Drug inspectors are planning to check Indonesia’s vaccine producing enterprise PT Bio Farma for possible contamination of polio vaccine, which threatens to bring the disease back
India's hard-fought victory against polio is at risk as 1.5 lakh contaminated vials of a polio virus strain are suspected to have entered the government's immunisation programme.
India eradicated the highly-infectious viral polio years ago, with the last reported case registered in 2011. However, drug inspectors are planning to check Indonesia’s vaccine producing enterprise PT Bio Farma, to decode the contamination of some batches of a polio vaccine which may bring back the disease in India.
Bio Farma supplies the key raw materials used by Indian manufacturers that make polio vaccines in oral forms. This medicine carries weakened polio viruses to build immunity in people against the disease.
An official from the Central Drugs Standard Control Organisation (CDSCO) told Livemint that four drug inspectors will travel to Indonesia to inspect the company. “PT Bio Farma provides the key starting material — KSM to companies here to prepare the vaccine. We were going to leave on October 29, but we have advanced the trip. The proposal is pending approval from the ministry,” he added.
Where did it start?
The news of this contamination surfaced on September 29 when vaccines made by Ghaziabad’s Bio-Med Pvt Ltd were found to have type 2 strain of polio.
It is interesting to note that the current polio vaccines do not protect against type 2 strain anymore as it was eradicated a long time ago. Vaccine producers were asked to remove its traces from the vaccines and destroy their stock.
Polio vaccines were called trivalent vaccines as they had three strains of viruses — type 1, type 2 and type 3 (also called P1, P2 and P3), and P2 was withdrawn from the vaccines worldwide.
The virus was found in some of the batches of polio drops given to children under the government-run immunisation drive. One vial of the vaccine has 20 doses and 50,000 such compromised vials are believed to be used in Uttar Pradesh and Telangana.
Sylvia Karpagam, a public health expert in Karnataka told the paper that this contaminated vaccine has put many in danger of getting vaccine-derived polio. She added that the virus can mutate and no one knows what form it will take.
In India, there are four major manufacturers of the bivalent vaccine—Bio-Med, where the tainted medicine surfaced, Bharat Biotech International, Panacea Biotec, government’s Bharat Immunological and Biologicals Corp (Bibcol) and Mumbai-based Haffkine Bio-Pharmaceutical Corp.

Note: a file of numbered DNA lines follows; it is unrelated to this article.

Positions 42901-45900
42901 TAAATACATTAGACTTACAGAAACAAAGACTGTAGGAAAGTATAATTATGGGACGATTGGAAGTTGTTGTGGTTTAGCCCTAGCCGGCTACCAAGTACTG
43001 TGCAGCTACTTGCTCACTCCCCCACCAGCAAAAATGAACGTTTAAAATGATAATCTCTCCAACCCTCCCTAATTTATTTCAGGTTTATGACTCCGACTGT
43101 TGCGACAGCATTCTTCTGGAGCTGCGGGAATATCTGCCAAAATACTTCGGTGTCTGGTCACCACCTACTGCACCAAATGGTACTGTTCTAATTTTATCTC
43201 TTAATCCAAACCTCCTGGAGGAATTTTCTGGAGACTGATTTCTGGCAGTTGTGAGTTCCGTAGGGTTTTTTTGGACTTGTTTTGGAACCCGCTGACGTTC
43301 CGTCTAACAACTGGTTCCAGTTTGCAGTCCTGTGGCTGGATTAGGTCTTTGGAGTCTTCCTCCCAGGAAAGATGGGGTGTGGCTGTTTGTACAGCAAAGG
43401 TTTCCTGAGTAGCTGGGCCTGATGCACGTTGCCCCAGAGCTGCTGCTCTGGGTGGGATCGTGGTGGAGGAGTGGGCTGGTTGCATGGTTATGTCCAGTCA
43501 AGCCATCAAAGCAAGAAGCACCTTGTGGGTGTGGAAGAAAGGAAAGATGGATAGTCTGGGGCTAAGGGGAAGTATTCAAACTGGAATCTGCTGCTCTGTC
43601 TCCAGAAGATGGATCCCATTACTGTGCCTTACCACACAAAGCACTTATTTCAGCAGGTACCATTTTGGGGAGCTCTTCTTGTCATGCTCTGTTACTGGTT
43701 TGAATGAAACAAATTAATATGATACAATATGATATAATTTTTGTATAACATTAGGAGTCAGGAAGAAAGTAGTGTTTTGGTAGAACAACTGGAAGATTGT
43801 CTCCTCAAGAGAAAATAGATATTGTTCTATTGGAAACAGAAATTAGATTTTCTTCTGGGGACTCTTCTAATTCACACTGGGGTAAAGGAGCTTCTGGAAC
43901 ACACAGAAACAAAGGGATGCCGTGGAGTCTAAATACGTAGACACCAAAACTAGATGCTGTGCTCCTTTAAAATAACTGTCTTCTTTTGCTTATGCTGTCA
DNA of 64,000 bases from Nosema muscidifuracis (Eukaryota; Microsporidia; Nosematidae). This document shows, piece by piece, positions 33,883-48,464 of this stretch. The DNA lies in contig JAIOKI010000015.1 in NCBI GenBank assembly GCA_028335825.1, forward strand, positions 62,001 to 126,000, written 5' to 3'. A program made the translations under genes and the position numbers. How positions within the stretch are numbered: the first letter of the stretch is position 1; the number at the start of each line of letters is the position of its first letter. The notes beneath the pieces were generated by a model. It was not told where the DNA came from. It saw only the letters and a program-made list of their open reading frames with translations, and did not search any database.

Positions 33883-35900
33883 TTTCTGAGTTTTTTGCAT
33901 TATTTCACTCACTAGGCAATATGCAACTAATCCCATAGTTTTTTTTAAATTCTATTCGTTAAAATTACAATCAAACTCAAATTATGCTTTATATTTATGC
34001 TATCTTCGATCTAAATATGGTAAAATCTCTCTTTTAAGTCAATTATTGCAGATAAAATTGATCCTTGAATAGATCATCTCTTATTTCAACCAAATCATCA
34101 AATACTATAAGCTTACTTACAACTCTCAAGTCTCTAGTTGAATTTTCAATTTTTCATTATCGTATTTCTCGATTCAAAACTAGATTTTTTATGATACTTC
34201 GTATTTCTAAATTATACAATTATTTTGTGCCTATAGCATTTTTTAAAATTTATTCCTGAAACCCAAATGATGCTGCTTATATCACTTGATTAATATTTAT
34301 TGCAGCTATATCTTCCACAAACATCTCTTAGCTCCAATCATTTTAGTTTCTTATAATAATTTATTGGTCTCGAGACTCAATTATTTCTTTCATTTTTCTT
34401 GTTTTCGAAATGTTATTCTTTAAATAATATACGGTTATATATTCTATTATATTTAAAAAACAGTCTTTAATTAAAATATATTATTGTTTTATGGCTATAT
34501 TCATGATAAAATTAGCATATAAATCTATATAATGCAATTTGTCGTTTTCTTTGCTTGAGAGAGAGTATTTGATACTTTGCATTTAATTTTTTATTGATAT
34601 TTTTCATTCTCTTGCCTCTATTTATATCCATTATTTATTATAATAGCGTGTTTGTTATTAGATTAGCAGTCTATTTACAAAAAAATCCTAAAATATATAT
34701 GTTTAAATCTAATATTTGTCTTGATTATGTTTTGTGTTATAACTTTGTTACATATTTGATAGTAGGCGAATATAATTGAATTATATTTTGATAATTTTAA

The regulator is trying to find out if the companies retained P2 strain despite government’s order of 2016 to destroy it completely.
The managing director of Bio-Med was arrested on September 29 after an FIR was filed by CDSCO and was released on bail later. Inspectors have been in and out of Bio-Med plants ever since.
An official from the regulatory body said that the company was not following good manufacturing practices to the full extent.
Why further testing didn’t help
Before any vaccine is sent across the country for use, it is mandatorily tested by the Central Drugs Laboratory (CDL) in Kasauli, Himachal Pradesh. The questionable batches were manufactured in March 2018 and sent to CDL.
The testing, however, is done under the assumption that the manufacturer has provided details of all that is in the vaccine, and only tests those. For example, if the label mentions P1 and P3 stains, the lab would only test these and not P2.
CDL Kasauli director Arun Bharadwaj told Mint that this is the protocol that is followed. “The testing standards are set by the Indian Pharmacopeia Commission (IPC), an autonomous institution of the Ministry of Health and Family Welfare. All samples are tested for their potency as per the label claim” he added.
The lab officials, justifying the reason for such a protocol, said that if the lab started testing for everything suspecting the batches and test vaccines, the process would be so time-consuming that no medicine would ever reach the market.
The CDL was established by the government to ensure the safety and efficiency of the vaccines and antisera produced, distributed and imported in India.
Karpagam also said that money invested in India’s successful polio campaign will be a waste if regulatory mechanisms and quality control measures are not top notch.However, Dr Raj Shankar Ghosh, deputy director, vaccine delivery and infectious disease at Bill and Melinda Gates Foundation, told the paper that the current status, children are protected and there is no immediate threat of an outbreak. “India has a robust surveillance programme and it must be continued,” he added.